Starting an English Cafe
One thing that my old university in the rice paddies did which I thought was a great idea was to start an English cafe. This university has lots of international students studying theology and they are all fluent in English since their program is English-based.
So, for a few hours each day they get paid to hang out in this English Cafe area and free-talk to anyone that comes to visit them. Lots of my students went and reported back to me about how it went–in general they seemed quite excited about it. A guy from Pakistan, a woman from Nepal and someone from the Philippines are the people that I heard about.
English Cafes with International Students: Why I Love This Idea
Free-talking with someone who doesn’t teach EFL all day long is a whole different world. It’s the real world in fact and these days, there are actually more non-native English speakers than native ones. The students can hear different accents besides mine or the North American one that they’re generally used to in Korea.
No Weary Old Teachers (like me!)
Most native English speakers are kind of weary and less than enthusiastic about having conversations in broken English because it’s our life in the classroom and we do it for 10-20 hours per week already. International students are probably far more enthusiastic about it because it’s not their normal thing.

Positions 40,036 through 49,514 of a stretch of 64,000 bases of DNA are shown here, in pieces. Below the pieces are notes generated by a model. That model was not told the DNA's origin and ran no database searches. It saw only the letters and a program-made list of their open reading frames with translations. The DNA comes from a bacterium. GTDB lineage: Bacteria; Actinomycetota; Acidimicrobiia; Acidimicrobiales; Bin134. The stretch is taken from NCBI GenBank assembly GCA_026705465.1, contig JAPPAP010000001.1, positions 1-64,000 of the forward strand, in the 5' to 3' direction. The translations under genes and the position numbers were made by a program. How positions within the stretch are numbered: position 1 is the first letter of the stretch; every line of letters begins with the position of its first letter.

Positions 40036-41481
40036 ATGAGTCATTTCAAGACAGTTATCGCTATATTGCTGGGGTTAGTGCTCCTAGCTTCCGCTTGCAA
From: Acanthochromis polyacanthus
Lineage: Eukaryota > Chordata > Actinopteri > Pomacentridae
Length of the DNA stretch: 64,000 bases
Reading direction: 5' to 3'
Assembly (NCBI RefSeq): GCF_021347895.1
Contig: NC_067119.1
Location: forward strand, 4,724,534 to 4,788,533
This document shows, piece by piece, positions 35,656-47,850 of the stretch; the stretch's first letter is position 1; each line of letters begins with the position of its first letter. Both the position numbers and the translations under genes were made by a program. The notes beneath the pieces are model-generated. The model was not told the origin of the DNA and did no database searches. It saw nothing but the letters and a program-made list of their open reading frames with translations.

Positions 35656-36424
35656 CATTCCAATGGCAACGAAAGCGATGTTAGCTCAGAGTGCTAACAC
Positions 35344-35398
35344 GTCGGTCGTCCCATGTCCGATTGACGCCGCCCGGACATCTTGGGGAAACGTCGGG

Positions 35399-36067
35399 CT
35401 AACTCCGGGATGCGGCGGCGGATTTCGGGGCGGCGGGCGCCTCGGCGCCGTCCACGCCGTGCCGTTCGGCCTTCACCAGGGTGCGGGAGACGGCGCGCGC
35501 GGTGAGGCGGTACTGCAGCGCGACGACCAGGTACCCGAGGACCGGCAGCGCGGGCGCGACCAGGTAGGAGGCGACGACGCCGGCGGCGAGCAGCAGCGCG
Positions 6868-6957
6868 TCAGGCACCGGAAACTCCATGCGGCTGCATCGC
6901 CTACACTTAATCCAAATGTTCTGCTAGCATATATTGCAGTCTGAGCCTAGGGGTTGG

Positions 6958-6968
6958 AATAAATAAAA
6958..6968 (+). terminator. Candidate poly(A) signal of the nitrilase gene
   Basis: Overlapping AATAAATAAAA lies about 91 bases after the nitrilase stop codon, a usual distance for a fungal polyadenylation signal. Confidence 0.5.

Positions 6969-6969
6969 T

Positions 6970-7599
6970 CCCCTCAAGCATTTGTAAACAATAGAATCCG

You Really Can Master English!
I hope eyes are being opened to the possibilities that exist outside of Korea. And they can see that other people have mastered English, even though it’s not their first language.
No tests, no attendance, no classroom. No “teacher” style as it often becomes when it’s me doing something like this. It’s just a student talking to a student and they’re about the same age. It’s more fun and not so scary and the atmosphere is more like just hanging out. Hopefully some friendships can even develop which isn’t possible when it’s with me (I avoid because it’s a wee bit dangerous!).
You can pay an international student here in Korea something like $8 per hour, while the going rate for a native English speaker is $30+.
What do you think? Better with native English speaking teachers/professors or international students?
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